Some flicks are essentially made to encourage people to escape the boredom of the second period and its following classes at college. Aashiq Banaya Aapne fits the bill perfectly - if the number of college kids sporting the John Abraham hairdo and their companions carrying themselves in JLo's low pants at the theater are anything to go by.
Aashiq Banaya Aapne starts abruptly with three people being taken across the corridors of a hospital, almost on their deathbeds - then, it moves into the flashback. Nothing complicated, but essential to make you sit through the story (this time, the producers are not taking any chances).
Karan (Sonu Sood) and Sneha (Tanushree Dutta) are college friends, and together they have a reciprocal appreciation pact - Karan writes nonsensical limericks while Sneha takes to abstract photography. Vicky (Emraan Hashmi) is an old friend of Karan, and goes by the reputation of a steamy Casanova. He also appears to have connections with the underworld, and a passing reference is made to a cache of drugs. This, coupled with the hospital scene, is expected to make you churn your gray cells. In the meantime the three (in various permutations with each other) mouth a couple of snazzy numbers.
Sneha and Vicky fall in love while Karan heaves sighs of passion in the backdrop. In this amiable love triangle, where all three coordinates love each other to varying degrees, Karan plays the sacrificial goat. With promises of serving as the best man at their wedding, he lets himself be sidetracked. Soon enough, we see Vicky getting off his orange pants and doing his mandatory in-her-bed number with Sneha.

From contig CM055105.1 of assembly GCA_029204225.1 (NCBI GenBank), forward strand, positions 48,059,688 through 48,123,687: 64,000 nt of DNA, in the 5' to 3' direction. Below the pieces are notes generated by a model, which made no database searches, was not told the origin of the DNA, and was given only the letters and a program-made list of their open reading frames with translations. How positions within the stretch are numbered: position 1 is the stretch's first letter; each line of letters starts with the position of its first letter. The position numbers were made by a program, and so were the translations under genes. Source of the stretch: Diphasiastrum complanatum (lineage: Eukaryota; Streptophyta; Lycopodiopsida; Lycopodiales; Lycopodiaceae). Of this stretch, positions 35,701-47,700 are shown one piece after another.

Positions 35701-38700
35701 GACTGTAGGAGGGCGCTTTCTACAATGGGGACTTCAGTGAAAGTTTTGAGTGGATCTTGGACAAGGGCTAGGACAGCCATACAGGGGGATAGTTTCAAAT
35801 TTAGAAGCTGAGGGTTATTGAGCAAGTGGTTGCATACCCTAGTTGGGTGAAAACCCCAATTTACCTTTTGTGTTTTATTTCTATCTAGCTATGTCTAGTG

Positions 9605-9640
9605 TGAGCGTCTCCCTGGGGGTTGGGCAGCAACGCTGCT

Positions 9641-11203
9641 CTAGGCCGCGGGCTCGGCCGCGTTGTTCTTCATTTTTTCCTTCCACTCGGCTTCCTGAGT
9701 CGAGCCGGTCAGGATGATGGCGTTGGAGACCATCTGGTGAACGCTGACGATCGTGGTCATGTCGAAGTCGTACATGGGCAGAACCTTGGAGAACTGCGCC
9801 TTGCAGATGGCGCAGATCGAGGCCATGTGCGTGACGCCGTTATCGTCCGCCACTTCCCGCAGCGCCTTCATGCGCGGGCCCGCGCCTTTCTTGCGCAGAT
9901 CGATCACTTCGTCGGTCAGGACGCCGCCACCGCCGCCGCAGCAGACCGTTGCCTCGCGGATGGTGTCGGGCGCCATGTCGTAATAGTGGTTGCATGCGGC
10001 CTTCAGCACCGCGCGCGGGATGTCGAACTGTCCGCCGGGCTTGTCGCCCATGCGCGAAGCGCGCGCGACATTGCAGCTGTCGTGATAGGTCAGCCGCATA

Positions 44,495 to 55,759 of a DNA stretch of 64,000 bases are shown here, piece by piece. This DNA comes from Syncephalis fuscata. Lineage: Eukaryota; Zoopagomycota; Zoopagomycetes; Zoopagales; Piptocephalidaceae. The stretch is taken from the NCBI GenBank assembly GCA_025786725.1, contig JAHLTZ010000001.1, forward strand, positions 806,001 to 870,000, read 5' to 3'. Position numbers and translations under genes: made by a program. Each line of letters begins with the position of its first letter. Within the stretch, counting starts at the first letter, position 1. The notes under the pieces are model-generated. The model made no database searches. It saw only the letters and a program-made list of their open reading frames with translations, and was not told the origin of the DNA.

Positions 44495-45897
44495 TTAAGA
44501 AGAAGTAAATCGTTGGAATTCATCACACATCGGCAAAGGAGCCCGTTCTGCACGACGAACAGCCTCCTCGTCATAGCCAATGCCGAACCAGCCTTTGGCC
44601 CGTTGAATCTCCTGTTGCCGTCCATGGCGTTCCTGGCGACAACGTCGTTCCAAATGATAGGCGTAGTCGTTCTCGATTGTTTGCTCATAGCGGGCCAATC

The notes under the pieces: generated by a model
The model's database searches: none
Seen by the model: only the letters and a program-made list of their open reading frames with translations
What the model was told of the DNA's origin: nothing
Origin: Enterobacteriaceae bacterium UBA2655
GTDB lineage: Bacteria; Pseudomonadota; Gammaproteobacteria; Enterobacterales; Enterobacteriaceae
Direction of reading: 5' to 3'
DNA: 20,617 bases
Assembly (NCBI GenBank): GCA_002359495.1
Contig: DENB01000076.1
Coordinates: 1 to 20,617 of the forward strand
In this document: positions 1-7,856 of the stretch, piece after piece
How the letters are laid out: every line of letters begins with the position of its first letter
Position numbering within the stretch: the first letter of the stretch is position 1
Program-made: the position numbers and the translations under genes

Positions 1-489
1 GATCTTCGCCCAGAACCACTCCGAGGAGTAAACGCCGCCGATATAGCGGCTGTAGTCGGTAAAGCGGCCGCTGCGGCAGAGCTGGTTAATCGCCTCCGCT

From here on, the movie gets onto gear 4. A lot of things happen - Vicky is discovered in another woman's bed, and drugs are discovered in his. He lands in jail, and Karan lands with Sneha. On their (Karan and Sneha's) engagement day, Vicky comes back with a vengeance. In the ensuing tussle, all three manage to earn a few scratches. This is where the flashback ends with a phish
. That's it, there's nothing more - except for a very slight twist, that's being deliberately left out of this review to give the movie a fighting chance.
Hashmi's unwashed appearance always triggers off anticipation of under-the-sheet scenes to follow, something akin to what Pavlov's dog might have felt every time the bell rang - food, drool, food. After Murder
, Emraan has improved upon his acting, especially the kissing part of it.
Sonu Sood, as Karan, contrasting well with Emraan's Vicky, has secured a place for himself in better movies to come. Tanushree, with cute looks, long legs, kissing prowess and other assets, is insurance enough for Aashiq Banaya Aapne.
With the music not keeping up with the trademark soulful numbers of Emraan's other flicks, the movie appears stranded. Another major flaw in the script is the abrupt ending, leaving quite a few unanswered questions. But it will neither glare out at you harshly, nor even claim your attention too much. Unless you really dislike Hashmi, Aashiq Banaya Aapne is good time-pass.